Kobe Bryant’s Torn Achilles Serves as a Cautionary Tale of Load Management
The late great Kobe Bryant was known for his unrelenting “Mamba mentality.” While there’s no doubt the Lakers star was tough, this toughness may have been a detriment to the longevity of his NBA career. Let’s look at how Bryant’s torn Achilles and subsequent injuries serve as a cautionary tale of load management.
Load management is a hot topic in the NBA
The NBA’s regular season runs from October to April, with the playoffs extending into June. This means players are expected to stay fit and healthy over the course of 82 regular season games and beyond. Throughout the history of the league, fans have seen players like Bryant push themselves to the brink. While the Black Mamba had an unmatched mentality, could he have achieved more with less? Sports science says, “Yes!”
In recent years, the league has been putting more emphasis on players’ health and longevity based on sports science research. This research has led to the concept of “load management” infiltrating the NBA. The idea of load management all comes down to “less is more.”
According to Stack, a more scientific definition of load management is “the deliberate temporary reduction of external physiological stressors intended to facilitate global improvements in athlete wellness and performance while preserving musculoskeletal and metabolic health.”
Essentially, research shows that reducing an athlete’s training allows them to recover better, perform better, and extend their careers. However, not everyone in the NBA is keen on the idea of load management.
Kobe Bryant could have benefited from better load management during the 2012-13 season
While not everyone agrees on the value of load management, one athlete who could’ve benefited from implementing load management is Bryant. During the 2012-13 NBA season, Bryant was 34 years old, in his 17th pro season, and had already clocked 42,377 minutes in his career. Despite these factors, Bryant did not give his body any rest heading into the 2012-13 season.
According to 247 Sports, Bryant started the season phenomenally, averaging 27.3 points per game and 6.0 assists per game. He even scored over 30 points in 10 consecutive games this season. At the time, this was the longest streak by an NBA player after turning 34 years old.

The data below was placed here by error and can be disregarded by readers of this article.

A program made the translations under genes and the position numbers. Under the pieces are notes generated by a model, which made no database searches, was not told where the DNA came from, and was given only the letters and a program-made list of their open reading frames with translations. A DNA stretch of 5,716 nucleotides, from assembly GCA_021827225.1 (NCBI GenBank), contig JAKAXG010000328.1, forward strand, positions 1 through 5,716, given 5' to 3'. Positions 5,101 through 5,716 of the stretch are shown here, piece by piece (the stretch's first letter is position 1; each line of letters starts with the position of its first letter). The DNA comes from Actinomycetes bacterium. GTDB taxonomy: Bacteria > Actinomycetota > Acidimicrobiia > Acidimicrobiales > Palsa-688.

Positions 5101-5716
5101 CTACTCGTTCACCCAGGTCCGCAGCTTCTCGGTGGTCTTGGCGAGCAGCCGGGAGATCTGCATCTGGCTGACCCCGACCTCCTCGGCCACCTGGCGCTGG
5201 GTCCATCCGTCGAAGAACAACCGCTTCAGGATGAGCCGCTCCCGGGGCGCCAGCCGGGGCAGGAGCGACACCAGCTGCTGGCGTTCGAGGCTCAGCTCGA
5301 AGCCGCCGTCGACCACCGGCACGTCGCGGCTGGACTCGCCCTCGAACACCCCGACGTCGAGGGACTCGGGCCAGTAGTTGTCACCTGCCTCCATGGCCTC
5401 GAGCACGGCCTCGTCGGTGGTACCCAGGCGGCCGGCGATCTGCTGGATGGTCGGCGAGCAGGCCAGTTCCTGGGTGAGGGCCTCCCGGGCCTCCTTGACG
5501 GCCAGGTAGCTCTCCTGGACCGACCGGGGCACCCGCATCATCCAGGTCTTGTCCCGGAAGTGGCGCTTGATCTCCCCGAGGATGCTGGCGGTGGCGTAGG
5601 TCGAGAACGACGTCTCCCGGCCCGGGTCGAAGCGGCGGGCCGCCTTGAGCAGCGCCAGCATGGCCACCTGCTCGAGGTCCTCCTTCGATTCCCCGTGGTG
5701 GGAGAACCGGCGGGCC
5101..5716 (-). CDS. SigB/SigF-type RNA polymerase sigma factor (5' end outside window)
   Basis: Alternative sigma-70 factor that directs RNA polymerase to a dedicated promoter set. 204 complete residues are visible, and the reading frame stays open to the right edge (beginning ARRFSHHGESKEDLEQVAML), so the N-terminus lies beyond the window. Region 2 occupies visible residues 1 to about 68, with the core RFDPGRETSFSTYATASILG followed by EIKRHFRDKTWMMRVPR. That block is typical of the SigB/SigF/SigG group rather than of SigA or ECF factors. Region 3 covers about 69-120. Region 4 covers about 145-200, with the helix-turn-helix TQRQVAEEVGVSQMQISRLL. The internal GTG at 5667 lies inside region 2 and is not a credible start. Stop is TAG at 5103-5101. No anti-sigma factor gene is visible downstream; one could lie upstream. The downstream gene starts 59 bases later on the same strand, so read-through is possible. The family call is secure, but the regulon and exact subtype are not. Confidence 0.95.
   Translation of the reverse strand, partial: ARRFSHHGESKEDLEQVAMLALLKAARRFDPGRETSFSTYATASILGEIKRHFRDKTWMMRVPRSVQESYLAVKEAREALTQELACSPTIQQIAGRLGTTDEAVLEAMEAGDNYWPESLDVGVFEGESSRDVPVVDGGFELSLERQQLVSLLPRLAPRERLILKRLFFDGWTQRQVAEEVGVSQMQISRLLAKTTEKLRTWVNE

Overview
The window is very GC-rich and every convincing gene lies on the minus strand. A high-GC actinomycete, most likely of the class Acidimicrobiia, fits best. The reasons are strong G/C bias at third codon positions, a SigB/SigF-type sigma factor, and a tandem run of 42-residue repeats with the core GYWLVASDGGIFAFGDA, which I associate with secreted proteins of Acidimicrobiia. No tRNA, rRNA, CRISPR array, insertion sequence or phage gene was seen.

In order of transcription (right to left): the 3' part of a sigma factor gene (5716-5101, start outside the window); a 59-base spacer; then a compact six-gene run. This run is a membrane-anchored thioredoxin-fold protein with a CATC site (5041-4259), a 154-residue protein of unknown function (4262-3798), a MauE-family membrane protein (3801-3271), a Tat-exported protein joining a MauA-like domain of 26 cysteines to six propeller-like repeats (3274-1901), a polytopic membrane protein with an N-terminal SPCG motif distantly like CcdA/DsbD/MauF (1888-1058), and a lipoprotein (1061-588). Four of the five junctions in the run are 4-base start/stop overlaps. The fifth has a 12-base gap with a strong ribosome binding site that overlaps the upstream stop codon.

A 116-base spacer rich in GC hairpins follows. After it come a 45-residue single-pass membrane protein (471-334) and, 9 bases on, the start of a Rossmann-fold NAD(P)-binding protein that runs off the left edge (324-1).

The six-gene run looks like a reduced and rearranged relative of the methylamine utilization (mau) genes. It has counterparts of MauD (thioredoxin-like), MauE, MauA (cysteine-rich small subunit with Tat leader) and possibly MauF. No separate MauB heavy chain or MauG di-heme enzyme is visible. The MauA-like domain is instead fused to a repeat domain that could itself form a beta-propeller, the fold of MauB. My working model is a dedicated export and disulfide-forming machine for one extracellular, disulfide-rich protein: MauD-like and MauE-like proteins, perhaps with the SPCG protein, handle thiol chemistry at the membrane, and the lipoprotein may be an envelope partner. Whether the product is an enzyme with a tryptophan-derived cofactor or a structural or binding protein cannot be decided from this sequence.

Bryant was simply on fire. However, as he pushed to get the Lakers into the playoffs, his season abruptly ended with an Achilles’ tear. Could Bryant have avoided this injury with proper load management throughout the regular season? Probably.
The 2012-13 season was Bryant’s last good season. He even considered it to be the best season of his career, telling ESPN, “It’s the season where I ruptured my Achilles. I felt like I was playing the best basketball I’ve ever played in my entire career.”
Following the 2012-13 season, Bryant suffered from a season-ending knee injury. The following season, he suffered from a rotator cuff tear, which once again ended his season early. Of course, Bryant retired at the conclusion of the 2015-16 season, citing physical decline.
Not everyone in the NBA likes the idea of load management
Did Bryant force himself back too early after experiencing his Achilles tear? Probably, and it may have led to his two subsequent season-ending injuries. Could Bryant have extended his career by implementing load management early in his career?
With LeBron James implementing load management into his strategy and still putting up 30 points a night at 38 years old, once again, probably.
However, before his death in 2020, Bryant scoffed at the idea of load management. In 2019, Bryant told The Athletic, “The only time I took a game off is when I couldn’t walk…If you can walk and perform, get there and perform.”
There’s no telling if Bryant would have eventually changed his mind when it comes to load management, but one thing is for sure. Many within the league won’t get behind the idea of load management, despite its benefits for individual players.
According to Basketball Network, Devin Booker was asked by The Athletic reporter Sam Amick why he played 40 minutes against the Kings during a December 2022 game when it was already the third outing in four nights for Booker and the Suns.
Booker laughed at Amick’s question about load management, sharing:
“I’m not a part of that, man. “I’m 26 years old, man. I train hard. I spend a lot of time in the summer making sure my body’s right to be able to take that load on, so I want to be out there, and I want to win basketball games and do what I have to do to help the team. That’s just how I’ve always been.”
While Booker might keep his Mamba mentality in regard to load management, he would probably be better served to embrace the concept of load management as he inches closer to being 30 years old.